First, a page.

Deep Purple – Bournemouth 1971 Revisited (Darker Than Blue DTB-317/318)

Bournemouth 1971 Revisited (Darker Than Blue DTB-317/318)

Winter Gardens, Bournemouth, UK – September 29, 1971

Disc 1 (47:30) Intro, Highway Star, Strange Kind Of Woman, No No No, Child In Time

Disc 2 (48:51) The Mule incl. Drums Solo, Lazy, Fireball, Speed King, Lucille

Fireball is a unique album in Deep Purple’s Mark II catalog, to my ears it’s unique with an almost progressive feel over the bombast of In Rock. Written over many months between tours and such, the experimental nature of the music did not lend itself to the stage, Purple’s true home. Interesting statement considering that more than half of the album’s songs would be tried out onstage, with only Strange Kind Of Woman and The Mule making the long haul. After the album’s release in September 1971, the band hit the road to support it after a much needed month long break, even more curious is the inclusion of two songs which would eventually appear on their next album. The story is famous, the band traveling by bus with a load of reporters, one of whom asks Blackmore how they write songs, he starts a riff and it’s so engaging the band work it up during that night’s soundcheck and Highway Star makes its live debut that evening in Portsmouth. Within a weeks time Lazy would also be added to the set, curiously placed late in the set.

The recording from the southern coastal city of Bournemouth had a 4,000 seat capacity and comes just less than a month into the UK tour to support Fireball. The near complete audience source falls into the good range, at times almost touches the very good range. The guitar, vocals, and organ are nicely placed in the sound-stage, the bass is fairly defined and the drums are a bit buried but keen bootlegs ears can pick them up. There is a bit of phasing at times, perhaps from a poorly aligned tape head. Deep Purple was a very loud band and were certainly difficult to record with the field equipment of that time, hence many of these early tapes are not sonically perfect. This is a very listenable recording and the performance is good, not great as the band suffer from equipment issues much of the second half of the concert, every time they get it together, long tunes ups hamper the momentum.

There has been two prior releases of this recording, Autumn Of 1971 (Bondage Music BON 247/248/249) is a three disc set with Bournemouth on the first two CDs and Vienna September 4, 1971 on the third. It would be some years for the next title, Bournemouth 1971 (Darker Than Blue DTB-261/262) was released by the Purple specialized label, now we are to its successor, Bournemouth 1971 Revisited, which features mastering by Graf Zeppelin. Having the old Bondage title on my shelf and with the recent Rainbow titles piquing my interest, I figured it’s time for an upgrade. This new version of Bournemouth is a nice upgrade indeed, the soundstage is greatly improved, wider frequencies, the highs are much better and clearer. You can actually hear Paice’s hi-hat cymbal now. The old Bondage title, once so enjoyed sounds rather flat and dated.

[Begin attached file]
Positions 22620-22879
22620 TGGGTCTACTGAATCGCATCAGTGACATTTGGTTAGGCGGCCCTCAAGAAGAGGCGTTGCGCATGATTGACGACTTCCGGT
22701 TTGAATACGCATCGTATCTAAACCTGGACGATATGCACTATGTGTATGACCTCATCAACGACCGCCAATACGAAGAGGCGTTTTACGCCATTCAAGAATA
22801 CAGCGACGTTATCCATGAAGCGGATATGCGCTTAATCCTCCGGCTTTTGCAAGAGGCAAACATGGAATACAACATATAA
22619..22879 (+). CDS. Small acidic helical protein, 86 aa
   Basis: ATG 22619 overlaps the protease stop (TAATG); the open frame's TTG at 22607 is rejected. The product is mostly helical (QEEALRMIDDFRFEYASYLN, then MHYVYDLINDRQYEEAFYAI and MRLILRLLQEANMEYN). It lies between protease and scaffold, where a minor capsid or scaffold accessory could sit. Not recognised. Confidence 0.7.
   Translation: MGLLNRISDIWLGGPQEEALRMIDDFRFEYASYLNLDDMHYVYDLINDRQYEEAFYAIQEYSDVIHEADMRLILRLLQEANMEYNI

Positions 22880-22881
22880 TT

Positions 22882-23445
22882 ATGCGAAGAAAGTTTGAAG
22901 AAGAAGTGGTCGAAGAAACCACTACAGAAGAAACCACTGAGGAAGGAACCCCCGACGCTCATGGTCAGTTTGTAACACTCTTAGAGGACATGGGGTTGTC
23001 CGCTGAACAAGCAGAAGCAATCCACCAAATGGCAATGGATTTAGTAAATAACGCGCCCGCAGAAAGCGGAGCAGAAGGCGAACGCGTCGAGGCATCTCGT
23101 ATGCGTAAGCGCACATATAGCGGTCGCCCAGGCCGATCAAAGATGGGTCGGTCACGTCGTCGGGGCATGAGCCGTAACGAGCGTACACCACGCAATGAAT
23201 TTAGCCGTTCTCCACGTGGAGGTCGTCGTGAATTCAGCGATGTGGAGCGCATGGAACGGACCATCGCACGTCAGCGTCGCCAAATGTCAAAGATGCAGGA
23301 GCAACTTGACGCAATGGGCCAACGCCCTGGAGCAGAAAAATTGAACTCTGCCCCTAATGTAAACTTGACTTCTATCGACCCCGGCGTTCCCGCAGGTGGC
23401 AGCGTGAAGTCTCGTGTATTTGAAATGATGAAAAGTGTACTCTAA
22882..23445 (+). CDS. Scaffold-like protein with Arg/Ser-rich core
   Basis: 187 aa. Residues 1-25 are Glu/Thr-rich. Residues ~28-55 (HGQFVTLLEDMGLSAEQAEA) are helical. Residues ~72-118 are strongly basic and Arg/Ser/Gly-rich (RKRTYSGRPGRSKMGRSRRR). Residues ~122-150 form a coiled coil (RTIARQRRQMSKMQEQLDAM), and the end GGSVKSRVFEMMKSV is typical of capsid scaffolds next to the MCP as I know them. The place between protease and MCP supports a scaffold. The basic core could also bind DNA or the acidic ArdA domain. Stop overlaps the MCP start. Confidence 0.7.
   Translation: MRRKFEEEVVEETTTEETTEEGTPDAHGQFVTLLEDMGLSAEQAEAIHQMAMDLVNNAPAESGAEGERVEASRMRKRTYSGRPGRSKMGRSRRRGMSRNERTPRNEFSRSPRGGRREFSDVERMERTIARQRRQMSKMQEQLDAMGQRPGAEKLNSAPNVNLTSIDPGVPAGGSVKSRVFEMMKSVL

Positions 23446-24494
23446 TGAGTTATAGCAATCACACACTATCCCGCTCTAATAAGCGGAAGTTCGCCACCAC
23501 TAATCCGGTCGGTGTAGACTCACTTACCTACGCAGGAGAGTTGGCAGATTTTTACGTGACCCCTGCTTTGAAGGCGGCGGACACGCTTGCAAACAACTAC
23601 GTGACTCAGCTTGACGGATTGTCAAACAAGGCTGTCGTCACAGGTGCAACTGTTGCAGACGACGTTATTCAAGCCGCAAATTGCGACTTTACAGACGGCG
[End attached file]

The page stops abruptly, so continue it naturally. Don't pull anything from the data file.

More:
The band take the stage to a warm ovation, Ian greets the audience, “Good morning, cheers! Nice to be here again, give us a couple minutes to get things tuned up, we’ve got a few new things for you tonight”. The band tune up and it’s interesting to hear the tuning evolve into a drone and Paice starts that familiar drum beat to Highway Star. The song is pretty much fully formed, save for the lyrics which are still pretty half improvised but Ian’s delivery is fantastic, he has that swagger! Ritchie’s does a great solo, quite different from what would be on the Machine Head record, but that why we dig these recordings, hearing music formed while playing.

“Thank you, that was a new one called Highway Star that one…we’re gonna…we got a few new things…nice to be back here anyway…we got uh this is a record we had a few months ago as a single and it’s um…it’s a story about a friend of ours and a lady he went with who wasn’t really any good…a true story…Strange Kind Of Woman”. Released as a single in the UK in February 1971, the song made its stage debut a month prior and is featured early in the set. The song has the long improve in the middle which has Ian and Ritchie trading yelps, always effective, Jon Lord throws some accompaniment in which is really interesting. No No No follows, like most of the songs in the set it features improvisation, Jon Lord takes the first middle part solo, this gives way to a lyrical drum improve which almost sounds like Ian is trying to engage the crowd, it pretty much kills the momentum.